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Emily Arsenault Books In Order

Publication Order of Standalone Novels

The Broken Teaglass (2009) Hardcover  Paperback  Kindle
In Search of the Rose Notes (2011) Hardcover  Paperback  Kindle
Miss Me When I'm Gone (2012) Hardcover  Paperback  Kindle
What Strange Creatures (2014) Hardcover  Paperback  Kindle
The Evening Spider (2016) Hardcover  Paperback  Kindle
The Leaf Reader (2017) Hardcover  Paperback  Kindle
The Last Thing I Told You (2018) Hardcover  Paperback  Kindle
All the Pretty Things (2020) Hardcover  Paperback  Kindle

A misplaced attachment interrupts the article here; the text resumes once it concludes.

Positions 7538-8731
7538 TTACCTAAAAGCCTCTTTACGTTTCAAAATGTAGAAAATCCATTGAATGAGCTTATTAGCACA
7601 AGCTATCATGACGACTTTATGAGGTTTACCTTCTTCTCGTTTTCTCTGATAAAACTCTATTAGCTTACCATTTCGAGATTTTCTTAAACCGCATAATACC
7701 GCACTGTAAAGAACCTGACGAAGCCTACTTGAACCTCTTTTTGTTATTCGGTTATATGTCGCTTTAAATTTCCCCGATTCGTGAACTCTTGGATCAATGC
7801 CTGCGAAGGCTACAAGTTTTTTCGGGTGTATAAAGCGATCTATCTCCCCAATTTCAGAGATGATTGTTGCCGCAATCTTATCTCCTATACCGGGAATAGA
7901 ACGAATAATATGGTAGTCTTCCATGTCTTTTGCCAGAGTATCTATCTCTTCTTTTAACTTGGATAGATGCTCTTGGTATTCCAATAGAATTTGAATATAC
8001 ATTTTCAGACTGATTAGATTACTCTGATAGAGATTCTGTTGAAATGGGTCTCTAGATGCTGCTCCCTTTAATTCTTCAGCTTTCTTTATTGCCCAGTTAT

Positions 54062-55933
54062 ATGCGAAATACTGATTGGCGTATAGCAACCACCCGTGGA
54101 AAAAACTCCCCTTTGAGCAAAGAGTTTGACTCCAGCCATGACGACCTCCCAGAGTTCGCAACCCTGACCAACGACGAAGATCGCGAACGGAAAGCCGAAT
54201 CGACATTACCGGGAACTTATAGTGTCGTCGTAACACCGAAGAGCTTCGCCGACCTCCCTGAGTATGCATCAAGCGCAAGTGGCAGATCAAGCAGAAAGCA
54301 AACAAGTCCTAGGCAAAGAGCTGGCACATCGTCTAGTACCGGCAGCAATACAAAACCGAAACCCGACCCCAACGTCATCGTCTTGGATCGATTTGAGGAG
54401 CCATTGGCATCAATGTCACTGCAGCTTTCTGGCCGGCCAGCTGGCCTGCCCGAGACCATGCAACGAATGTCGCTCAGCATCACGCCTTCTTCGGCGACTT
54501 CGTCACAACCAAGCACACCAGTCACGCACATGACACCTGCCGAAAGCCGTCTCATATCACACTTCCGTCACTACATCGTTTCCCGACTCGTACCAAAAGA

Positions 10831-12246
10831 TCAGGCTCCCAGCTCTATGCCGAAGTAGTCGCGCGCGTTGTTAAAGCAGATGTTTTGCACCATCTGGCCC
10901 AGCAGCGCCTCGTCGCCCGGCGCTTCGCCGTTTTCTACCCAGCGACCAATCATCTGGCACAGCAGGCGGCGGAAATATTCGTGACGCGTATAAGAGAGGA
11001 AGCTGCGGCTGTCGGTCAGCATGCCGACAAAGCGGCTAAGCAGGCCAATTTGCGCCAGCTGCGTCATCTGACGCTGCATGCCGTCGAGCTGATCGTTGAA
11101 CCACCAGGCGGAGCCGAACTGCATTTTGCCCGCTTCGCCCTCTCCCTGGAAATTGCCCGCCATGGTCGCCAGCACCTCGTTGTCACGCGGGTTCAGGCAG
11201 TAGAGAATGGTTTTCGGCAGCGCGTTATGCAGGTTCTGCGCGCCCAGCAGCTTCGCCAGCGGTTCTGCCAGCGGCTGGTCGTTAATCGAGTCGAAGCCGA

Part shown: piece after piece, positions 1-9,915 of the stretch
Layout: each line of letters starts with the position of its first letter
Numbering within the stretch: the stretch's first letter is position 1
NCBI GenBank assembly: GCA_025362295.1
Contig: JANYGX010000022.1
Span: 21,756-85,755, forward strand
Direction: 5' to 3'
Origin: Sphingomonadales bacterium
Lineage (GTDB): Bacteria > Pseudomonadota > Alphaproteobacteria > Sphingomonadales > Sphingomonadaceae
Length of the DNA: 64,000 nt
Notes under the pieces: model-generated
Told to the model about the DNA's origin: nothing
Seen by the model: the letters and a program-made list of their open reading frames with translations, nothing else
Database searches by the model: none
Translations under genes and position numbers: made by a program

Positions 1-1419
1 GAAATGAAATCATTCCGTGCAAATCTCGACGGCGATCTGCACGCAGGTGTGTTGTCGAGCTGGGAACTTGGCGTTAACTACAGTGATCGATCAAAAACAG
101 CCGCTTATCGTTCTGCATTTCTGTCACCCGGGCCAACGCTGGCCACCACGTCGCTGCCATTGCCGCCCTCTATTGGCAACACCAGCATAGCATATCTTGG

Emily Arsenault is an American bestselling mystery and thriller author from Shelburne Falls. She went to Mount Holyoke College where she studied religion and philosophy. Once she was done with college, she got a job at Merriam Webster where she worked in the editorial department for several years. It was from her work with Merriam Webster that she drew the inspiration for “The Broken Teaglass” her debut novel. While she loved working at Merriam Webster, she wanted to do something exciting and different. Given that lexicography tends to be very solitary, she needed to find something that involved contact with other people. She therefore got a job teaching adult literacy which she did for two years. She also toured with the Peace Corps In South Africa alongside her husband for two years.